Design and Algorithms for Dynamic Kidney Exchanges

Monday, January 30, 2012 - 11:25am


10:30 AM – 11:00 AM Reception
11:00 AM – 12:00 PM Talk
Engineering Sciences Building, Room 1001

HOST: Subhash Suri

SPEAKER: Tuomas Sandholm
Professor, Computer Science Department
Carnegie Mellon University


Design and Algorithms for Dynamic Kidney Exchanges


In kidney exchanges, patients with kidney disease can obtain compatible
donors by swapping their own willing but incompatible donors. The
clearing problem involves finding a social welfare maximizing set of
non-overlapping short cycles. We proved this NP-hard. It was one of the
main obstacles to a national kidney exchange. We developed the first
algorithm capable of clearing these exchanges optimally on a nationwide
scale. The key was incremental problem formulation because the
formulation that gives tight LP bounds is too large to even store. On
top of the branch-and-price paradigm we developed techniques that
dramatically improve runtime and memory usage. Furthermore, clearing is
actually an online problem where patient-donor pairs and altruistic
donors appear and expire over time. We first developed trajectory-based
online stochastic optimization algorithms (that use our optimal offline
solver as a subroutine) for this. Such algorithms tend to be too
compute-intensive at run time, so recently we developed a general
approach for giving batch algorithms guidance about the future without a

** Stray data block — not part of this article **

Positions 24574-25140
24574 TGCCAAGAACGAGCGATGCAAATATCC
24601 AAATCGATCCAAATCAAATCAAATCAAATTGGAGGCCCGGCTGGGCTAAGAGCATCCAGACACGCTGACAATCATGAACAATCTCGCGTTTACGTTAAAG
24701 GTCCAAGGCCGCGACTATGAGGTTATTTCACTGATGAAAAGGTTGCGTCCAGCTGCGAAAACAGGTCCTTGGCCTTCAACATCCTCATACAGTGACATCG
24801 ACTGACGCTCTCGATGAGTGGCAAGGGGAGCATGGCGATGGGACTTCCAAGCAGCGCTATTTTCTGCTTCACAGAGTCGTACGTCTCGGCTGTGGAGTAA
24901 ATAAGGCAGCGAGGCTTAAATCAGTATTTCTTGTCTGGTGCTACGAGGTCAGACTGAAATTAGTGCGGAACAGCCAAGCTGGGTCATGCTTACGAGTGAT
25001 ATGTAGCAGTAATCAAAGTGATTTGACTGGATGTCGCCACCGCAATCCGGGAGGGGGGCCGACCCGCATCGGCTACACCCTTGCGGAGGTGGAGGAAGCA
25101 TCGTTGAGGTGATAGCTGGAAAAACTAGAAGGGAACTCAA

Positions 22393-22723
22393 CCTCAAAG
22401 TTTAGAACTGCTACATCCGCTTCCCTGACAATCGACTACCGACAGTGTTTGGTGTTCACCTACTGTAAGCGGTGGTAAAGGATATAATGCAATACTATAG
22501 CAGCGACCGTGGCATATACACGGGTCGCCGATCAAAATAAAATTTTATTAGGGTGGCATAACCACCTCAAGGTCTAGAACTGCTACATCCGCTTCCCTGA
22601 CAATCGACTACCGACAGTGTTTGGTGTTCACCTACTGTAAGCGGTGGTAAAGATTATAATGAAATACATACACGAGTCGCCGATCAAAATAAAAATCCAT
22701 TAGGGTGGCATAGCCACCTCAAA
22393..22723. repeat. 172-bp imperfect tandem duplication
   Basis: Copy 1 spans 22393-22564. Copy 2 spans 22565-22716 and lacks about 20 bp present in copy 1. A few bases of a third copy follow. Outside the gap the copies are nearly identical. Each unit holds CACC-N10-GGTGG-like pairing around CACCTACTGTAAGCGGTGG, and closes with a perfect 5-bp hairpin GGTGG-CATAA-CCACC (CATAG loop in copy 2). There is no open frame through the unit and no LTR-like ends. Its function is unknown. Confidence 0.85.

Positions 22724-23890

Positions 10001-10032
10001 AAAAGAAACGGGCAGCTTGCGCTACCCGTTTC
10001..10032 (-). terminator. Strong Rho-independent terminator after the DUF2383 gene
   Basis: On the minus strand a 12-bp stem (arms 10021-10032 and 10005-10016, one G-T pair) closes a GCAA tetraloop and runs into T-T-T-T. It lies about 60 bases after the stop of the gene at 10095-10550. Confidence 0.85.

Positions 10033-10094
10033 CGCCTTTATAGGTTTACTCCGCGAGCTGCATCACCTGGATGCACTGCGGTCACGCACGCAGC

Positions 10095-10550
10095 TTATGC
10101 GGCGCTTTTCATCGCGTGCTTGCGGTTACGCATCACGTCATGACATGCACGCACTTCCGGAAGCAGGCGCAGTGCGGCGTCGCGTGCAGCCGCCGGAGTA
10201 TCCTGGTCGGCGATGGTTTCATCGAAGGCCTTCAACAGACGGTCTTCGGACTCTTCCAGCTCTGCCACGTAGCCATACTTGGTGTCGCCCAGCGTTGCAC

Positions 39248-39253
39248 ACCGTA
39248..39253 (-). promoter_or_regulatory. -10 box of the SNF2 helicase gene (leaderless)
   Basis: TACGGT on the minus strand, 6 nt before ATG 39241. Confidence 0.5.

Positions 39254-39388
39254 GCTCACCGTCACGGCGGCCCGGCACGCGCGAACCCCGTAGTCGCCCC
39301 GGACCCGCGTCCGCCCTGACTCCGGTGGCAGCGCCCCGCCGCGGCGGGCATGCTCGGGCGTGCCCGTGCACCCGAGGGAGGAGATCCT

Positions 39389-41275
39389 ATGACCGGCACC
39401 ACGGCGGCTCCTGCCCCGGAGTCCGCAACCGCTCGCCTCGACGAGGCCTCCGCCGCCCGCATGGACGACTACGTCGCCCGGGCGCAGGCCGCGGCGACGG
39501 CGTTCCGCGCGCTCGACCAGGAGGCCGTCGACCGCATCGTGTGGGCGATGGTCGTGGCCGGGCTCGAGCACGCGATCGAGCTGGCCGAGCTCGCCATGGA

run-time hit. It learns potentials of elements of the problem, and then
uses them in each batch clearing. I will share experiences from using
our algorithms to run the UNOS nationwide kidney exchange and two
regional ones. We introduced several design enhancements to the
exchanges. For one, we used our algorithms to launch the first
never-ending altruistic donor chains. I will present new results – both
theoretical and experimental – on the role of long chains.


Tuomas Sandholm is Professor in the Computer Science Department at
Carnegie Mellon University. He has published over 430 papers on game
theory; electronic commerce; artificial intelligence; multiagent
systems; auctions and exchanges; automated negotiation and contracting;
coalition formation; voting; search and integer programming; safe
exchange; normative models of bounded rationality; resource-bounded
reasoning; machine learning; and networks. He has over 20 years of
experience building optimization-based electronic marketplaces, and has
fielded several of his systems. He was Founder, Chairman, and CTO/Chief
Scientist of CombineNet, Inc. from 1997 until its acquisition in 2010.
During this period the company commercialized over 800 large-scale
generalized combinatorial auctions, with over $60 billion in total spend
and over $6 billion in generated savings. Since early 2009, he has been
the design consultant of Baidu’s sponsored search auctions; Baidu’s
market cap increased 5x to $50 billion during this period due to better
monetization. He has also consulted for Yahoo!, Netcycler, Google, and
others. He holds a Ph.D. and M.S. in computer science and an M.S. (B.S.
included) with distinction in Industrial Engineering and Management
Science. He is recipient of the NSF Career Award, the inaugural ACM
Autonomous Agents Research Award, the Alfred P. Sloan Foundation
Fellowship, the Carnegie Science Center Award for Excellence, and the
Computers and Thought Award. He is Fellow of the ACM and AAAI.